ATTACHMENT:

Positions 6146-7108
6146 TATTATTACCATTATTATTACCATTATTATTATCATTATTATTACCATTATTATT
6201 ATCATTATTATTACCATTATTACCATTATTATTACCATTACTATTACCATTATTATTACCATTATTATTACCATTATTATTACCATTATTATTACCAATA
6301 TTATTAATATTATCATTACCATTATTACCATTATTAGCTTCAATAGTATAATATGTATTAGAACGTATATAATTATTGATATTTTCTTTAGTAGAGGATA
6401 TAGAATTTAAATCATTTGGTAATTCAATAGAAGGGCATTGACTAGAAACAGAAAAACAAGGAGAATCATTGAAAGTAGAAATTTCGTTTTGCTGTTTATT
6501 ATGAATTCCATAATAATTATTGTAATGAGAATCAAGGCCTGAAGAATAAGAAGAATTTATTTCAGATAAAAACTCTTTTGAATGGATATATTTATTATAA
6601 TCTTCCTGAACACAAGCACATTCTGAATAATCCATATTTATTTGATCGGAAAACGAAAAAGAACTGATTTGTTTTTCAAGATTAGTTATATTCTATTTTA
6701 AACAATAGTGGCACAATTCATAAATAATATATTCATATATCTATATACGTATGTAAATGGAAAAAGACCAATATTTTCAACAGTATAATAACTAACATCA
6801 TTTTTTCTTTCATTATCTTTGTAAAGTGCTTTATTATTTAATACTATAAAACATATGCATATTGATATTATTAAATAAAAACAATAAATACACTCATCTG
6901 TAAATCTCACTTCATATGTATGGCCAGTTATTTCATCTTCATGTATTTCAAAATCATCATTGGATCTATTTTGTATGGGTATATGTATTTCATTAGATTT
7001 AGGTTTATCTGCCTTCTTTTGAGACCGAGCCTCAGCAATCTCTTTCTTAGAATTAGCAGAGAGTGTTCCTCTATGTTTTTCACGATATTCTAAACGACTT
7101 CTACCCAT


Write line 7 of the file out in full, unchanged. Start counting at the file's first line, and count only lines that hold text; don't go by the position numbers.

6601 TCTTCCTGAACACAAGCACATTCTGAATAATCCATATTTATTTGATCGGAAAACGAAAAAGAACTGATTTGTTTTTCAAGATTAGTTATATTCTATTTTA